Audrey Dalton-Power on the environment, intersectionality and development
- New Colombo Plan
I was offered an incredible opportunity to live, study and work in Fiji with a New Colombo Plan (NCP) Scholarship through the Department of Foreign Affairs and Trade. I arrived in July 2019 and after completing my political science minor at the University of the South Pacific, I pursued an internship at Oxfam Pacific in Fiji.
Oxfam aligned with my beliefs in community engagement, localisation and support for non-government and grassroots organisations. Oxfam in the Pacific utilise a diverse team of people with knowledge and expertise from across the region; I was welcomed into a workplace with great professionalism and integrity. I have been working on the Pacific Climate Change Collaboration, Influencing and Learning (PACCCIL) Project, focusing on building action on climate change and disaster resilience in the Pacific region and beyond in a more effective, inclusive and collaborative manner. In doing so, the project aims to strengthen the influencing capacity and collaboration of Pacific Islander’s and civil society organisations to influence national, regional and global climate change and disaster policy and practice. The project is delivered with support from the Australian Government. PACCCIL project is regionally located across the Melanesian, Micronesian and Polynesian islands with the primary countries of focus being Solomon Islands and Vanuatu with regional interventions benefitting Micronesia and Polynesia. While environmental issues weren’t originally the forefront of my work, they became a priority when I started to gain an understanding of how they can deeply affect women, children and marginalised communities in Fiji.
One of my initial goals for my NCP program was to learn how to manage projects and politicise my work. While this has definitely happened, I more importantly was able to challenge my perceptions of privilege, widen my understanding of intersectionality and really critique development and the power of world leaders. I was able to question my own purpose for being in Fiji, as a young white woman, my thoughts on saviourism and what human equality really looks like. I spent hours in conversation with friends and colleagues from diverse backgrounds discussing gender and the complexities that come with our different identities. Incorporated in this was, of course, culture and country but also class, age, religion, abilities, sexuality and trauma. Throughout these dialogues it became clear that without taking an intersectional approach when working with gender equality or development, we can miss the mark completely. I believe that we’ve been sold an idea about the world through a western lens that is fabricated; our global problems are not inherently due to the failures of humanity but to the systems that we have upheld that are outdated and narrow.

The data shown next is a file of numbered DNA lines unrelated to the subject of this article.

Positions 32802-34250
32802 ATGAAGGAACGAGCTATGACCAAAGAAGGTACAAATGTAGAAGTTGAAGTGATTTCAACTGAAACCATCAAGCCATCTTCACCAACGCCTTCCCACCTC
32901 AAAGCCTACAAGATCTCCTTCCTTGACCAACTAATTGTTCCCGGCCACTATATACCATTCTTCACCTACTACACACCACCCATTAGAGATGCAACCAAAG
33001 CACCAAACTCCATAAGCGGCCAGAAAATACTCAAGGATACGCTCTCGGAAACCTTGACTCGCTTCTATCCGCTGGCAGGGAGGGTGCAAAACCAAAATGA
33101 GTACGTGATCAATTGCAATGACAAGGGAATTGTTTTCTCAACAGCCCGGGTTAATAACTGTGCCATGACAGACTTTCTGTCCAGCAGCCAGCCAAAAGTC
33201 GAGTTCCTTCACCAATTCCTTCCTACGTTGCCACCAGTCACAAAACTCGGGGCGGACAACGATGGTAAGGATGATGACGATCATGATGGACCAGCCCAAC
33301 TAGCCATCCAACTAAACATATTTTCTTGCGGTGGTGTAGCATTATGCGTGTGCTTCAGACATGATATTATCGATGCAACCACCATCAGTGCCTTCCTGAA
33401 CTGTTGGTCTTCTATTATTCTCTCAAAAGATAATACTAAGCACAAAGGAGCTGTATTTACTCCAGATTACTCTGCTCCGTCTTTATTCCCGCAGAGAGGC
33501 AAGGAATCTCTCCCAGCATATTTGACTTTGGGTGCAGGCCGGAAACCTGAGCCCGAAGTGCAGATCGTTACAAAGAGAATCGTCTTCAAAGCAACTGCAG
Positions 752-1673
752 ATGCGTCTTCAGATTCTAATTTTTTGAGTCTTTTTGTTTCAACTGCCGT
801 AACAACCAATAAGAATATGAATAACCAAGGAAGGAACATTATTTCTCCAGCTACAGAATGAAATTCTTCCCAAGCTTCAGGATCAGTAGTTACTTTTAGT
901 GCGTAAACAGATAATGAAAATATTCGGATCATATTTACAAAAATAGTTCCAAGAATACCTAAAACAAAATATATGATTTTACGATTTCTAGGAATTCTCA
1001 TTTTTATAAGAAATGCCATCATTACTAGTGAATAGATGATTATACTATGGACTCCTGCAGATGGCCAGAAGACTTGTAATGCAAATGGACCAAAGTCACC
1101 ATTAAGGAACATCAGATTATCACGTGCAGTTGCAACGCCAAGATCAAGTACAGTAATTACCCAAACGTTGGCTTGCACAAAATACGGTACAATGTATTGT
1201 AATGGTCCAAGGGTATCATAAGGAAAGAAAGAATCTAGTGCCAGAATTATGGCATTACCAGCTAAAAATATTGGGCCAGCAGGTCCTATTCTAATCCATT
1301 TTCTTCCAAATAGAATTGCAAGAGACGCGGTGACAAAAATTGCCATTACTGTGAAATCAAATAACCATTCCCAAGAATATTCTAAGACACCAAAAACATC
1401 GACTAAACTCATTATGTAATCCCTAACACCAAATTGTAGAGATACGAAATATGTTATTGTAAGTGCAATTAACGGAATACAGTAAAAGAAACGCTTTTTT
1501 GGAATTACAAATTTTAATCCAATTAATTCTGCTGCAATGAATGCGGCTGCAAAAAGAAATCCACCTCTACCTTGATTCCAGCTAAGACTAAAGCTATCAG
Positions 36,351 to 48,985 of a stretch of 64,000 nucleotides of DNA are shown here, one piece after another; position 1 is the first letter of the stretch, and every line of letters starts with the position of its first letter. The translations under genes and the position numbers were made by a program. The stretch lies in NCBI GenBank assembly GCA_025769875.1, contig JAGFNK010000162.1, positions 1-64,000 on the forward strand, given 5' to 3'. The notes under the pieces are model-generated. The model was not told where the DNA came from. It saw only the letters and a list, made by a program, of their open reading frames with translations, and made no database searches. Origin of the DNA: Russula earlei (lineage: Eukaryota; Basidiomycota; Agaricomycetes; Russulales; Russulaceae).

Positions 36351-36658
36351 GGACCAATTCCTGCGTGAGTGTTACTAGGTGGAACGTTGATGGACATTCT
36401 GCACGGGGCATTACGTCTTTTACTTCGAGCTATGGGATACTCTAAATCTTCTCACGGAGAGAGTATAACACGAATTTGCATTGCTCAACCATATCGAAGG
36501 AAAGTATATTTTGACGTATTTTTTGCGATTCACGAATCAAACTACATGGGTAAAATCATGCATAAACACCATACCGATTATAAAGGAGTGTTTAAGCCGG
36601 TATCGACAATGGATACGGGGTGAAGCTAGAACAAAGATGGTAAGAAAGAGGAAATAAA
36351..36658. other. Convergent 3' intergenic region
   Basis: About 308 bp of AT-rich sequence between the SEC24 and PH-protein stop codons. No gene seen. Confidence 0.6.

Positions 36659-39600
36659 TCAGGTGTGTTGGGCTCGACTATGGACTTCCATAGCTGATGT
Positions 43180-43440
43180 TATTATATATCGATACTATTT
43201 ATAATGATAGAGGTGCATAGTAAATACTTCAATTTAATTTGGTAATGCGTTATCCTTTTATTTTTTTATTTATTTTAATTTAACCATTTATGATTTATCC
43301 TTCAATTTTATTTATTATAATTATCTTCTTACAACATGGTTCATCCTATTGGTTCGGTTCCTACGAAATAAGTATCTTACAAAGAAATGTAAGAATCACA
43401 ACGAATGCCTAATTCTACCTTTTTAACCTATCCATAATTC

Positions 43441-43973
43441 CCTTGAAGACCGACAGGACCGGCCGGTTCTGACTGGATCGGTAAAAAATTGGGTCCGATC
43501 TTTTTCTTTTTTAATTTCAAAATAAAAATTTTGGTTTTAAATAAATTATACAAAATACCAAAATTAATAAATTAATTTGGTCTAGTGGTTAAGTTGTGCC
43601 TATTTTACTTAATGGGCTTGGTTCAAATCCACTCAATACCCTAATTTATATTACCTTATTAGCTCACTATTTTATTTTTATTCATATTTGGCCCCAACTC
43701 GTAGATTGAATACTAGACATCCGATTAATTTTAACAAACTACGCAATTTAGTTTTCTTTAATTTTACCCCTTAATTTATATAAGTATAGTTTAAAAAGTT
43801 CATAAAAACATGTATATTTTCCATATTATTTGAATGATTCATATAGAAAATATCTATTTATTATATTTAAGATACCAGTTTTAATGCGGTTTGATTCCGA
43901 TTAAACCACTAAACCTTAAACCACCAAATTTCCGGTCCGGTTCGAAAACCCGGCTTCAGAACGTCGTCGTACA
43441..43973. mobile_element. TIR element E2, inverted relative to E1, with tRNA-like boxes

Through this experience my career pathway has become clearer and my passion for working in human rights, development and politics is stronger than ever. I was often told that I would lose my drive once I started working, as if my passion was born from naivety and ignorance. I believe that message was given to me because I am a woman and I am ambitious. It might only be the beginning of my journey, but I’m proud to say that those people were wrong.
I know that the opportunities I have are due to my education and privilege in Australia. The knowledge I have gained around women’s rights is because of the people who have come before me, and who are speaking out now; the voices that are fighting for the world to hear them clearly when they talk about systematic oppression, intersectionality and power. NCP gave me the opportunity to sit at the table and thrive but, most importantly, to listen to the voices of those I’ve never heard before and ensure that whatever work I do in the future, those voices remain.
Audrey Dalton-Power is a 2019 New Colombo Plan Scholar for Fiji, from Victoria University.